Can the VC model work with virtually no exits?

The global economic crisis has brought IPO exits to a 30 year low and M&A activity is slower than previous year.  How do VCs cope with the new reality?

The National Venture Capital Association (NVCA) in the US has released the results of the Exit Poll report for Q4 of 2008.  The results are unsurprisingly disappointing. There were no venture-backed IPOs in the quarter, and the tally of M&A exits as of the last day of the quarter came to a modest 37 transactions for the period.

2008 only brought six IPO exits, the fewest annual VC-backed offering number since 1997. Overall, there were 260 M&A transactions in 2008, dipping below 300 for the first time since 2003.  28% of these M&A deals were “fire sales”, well below the venture capital investment. The largest M&A deal this quarter was the $945 million  Bill Me Later acquisition by eBay, completed this November.

The 2009 outlook looks grim for the Venture Capital industry. In the words of Mark Heesen, president of the NVCA:

“The most significant impact of the US financial crisis on the venture capital industry has clearly taken place in the exit markets. The inability of our strongest companies to go public and the softening of acquisitions activity continue to have a major ripple effect that now reaches every stage of the venture investment lifecycle. As a result, new investments and fundraising will slow considerably in 2009 until the exit markets re-open and the pipeline is cleared. The venture community is poised and ready to bring the next generation of great companies to the capital markets and strategic buyers and, as we have done historically, contribute substantially to economic growth and innovation.”

The venture capital model is based on exits north of $100 million and over 300% return. Now that the exit pool is dry, I see a real opportunity for VCs willing to take the risks and diversify. Remember all those entrepreneurs with great idea that you previously called a ‘feature’ or a gimmick? Now would be a good time to pick up the phone and call them over for a chat.

As can be seen in this Google Insights for Search query, global interest in venture capital online is hitting new lows. So how can the VCs make themselevs relevant again?

venture-capital

“The next big idea is being venture-backed, today”

1. Invest early

People say that in times like this, one has to switch the word ‘crisis’ with ‘opportunity’. In my opinion, looking through the opportunity lense opens up a few options. Rather than sticking to the same old principles and assumptions, VCs should invest light, invest early, and look for small exits in the range of $20-$50 million.  Look at TechCrunch’s web tablet, which received a lot of buzz yesterday. TechCrunch is by all means not an electronics manufacturer, but they had an idea, they executed on a prototype, and many large electronic manufacturers would be very happy to buy the technology early on.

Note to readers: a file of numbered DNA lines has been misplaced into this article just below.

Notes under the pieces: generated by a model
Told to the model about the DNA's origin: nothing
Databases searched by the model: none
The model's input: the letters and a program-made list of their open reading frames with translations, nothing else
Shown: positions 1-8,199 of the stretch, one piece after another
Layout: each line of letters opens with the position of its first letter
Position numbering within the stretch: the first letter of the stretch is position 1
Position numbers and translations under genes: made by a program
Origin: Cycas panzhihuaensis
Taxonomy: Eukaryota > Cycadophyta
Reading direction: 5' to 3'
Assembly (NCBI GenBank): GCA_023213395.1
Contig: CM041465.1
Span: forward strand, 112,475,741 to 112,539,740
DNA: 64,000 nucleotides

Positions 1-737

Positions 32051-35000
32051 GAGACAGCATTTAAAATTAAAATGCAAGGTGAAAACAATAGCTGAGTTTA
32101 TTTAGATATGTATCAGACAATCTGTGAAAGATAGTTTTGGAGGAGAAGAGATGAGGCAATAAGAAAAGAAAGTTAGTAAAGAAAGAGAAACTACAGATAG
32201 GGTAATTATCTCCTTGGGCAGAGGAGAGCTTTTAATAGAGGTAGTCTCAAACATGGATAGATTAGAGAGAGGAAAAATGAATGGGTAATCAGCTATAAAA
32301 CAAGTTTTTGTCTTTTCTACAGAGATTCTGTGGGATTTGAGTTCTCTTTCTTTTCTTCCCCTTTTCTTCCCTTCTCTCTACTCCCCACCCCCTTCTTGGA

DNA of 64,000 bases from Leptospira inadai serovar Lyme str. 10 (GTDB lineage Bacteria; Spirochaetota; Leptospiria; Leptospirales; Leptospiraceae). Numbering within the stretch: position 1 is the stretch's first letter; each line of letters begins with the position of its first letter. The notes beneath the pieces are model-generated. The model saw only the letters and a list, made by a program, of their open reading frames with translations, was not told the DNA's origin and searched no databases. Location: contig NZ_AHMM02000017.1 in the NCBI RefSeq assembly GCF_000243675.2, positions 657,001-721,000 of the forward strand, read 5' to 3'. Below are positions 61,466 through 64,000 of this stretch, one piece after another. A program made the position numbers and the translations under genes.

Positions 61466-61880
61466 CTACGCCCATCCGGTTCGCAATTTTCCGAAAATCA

2. Build the team

A friend of mine who runs a successful venture back software company, said that his favorite side effect of the recession is the ability to get talent for cheap.  VCs have a unique opportunity to act as headhunters. Rather than turning away a good idea with a poor/inexperienced team, VCs can invest in the idea and build the company themseleves. VCs have access to jobs accross their portfolio companies, and bringing in their own people to the company increases their control over the investment. I know this is being done by Sequoia, but other VCs should embrace the model as well. A first step could be the “Venture Backed Job Board” for those who lost their jobs in the recent layoffs wave.

3. Mashup Services

A strong synergy is one that produces better results than the sum of its individuals. VCs should not wait for their companies to do biz dev – they need to open their contact list and ‘mary’ companies together. For example, an analytics company can probably benefit from relationships with ISPs (similar to the Hitwise model). If they are not local, chances are that the process is going to be long and painful. VCs should learn from Angels like Yossi Vardi, who walks around conference floors with a trail of 20 entrepreneurs (you can watch this live next week  at DLD in Munich), who get introduced to executives in big companies. It’s a win-win for Vardi, the start up and the big company looking for innovative ideas. That’s a synergy. How many venture backed entrepreneurs can say the same thing about their VC?

It is projected that 30% of the hedge funds will not survive the current economic crisis. That is probably a good thing. What would happen is 30% of the VCs closed their doors?

Eze Vidra
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Eze Vidra

Chief Innovation Officer at Antidote
Eze is the Chief Innovation Officer at Antidote, a startup helping patients search and match to clinical trial, to accelerate medical breakthroughs. Previously, Ezewas a General Partner at Google Ventures Europe. Before GV, Eze founded and led Campus London, Google's first physical hub for startups, and was the Head Google for Entrepreneurs in Europe. He's an experienced product manager and startup mentor. In 2012 Eze founded Techbikers, a non-for profit supporting children education in developing countries.
Eze Vidra
Follow me

Eze Vidra

Eze is the Chief Innovation Officer at Antidote, a startup helping patients search and match to clinical trial, to accelerate medical breakthroughs. Previously, Eze was a General Partner at Google Ventures Europe. Before GV, Eze founded and led Campus London, Google's first physical hub for startups, and was the Head Google for Entrepreneurs in Europe. He's an experienced product manager and startup mentor. In 2012 Eze founded Techbikers, a non-for profit supporting children education in developing countries.

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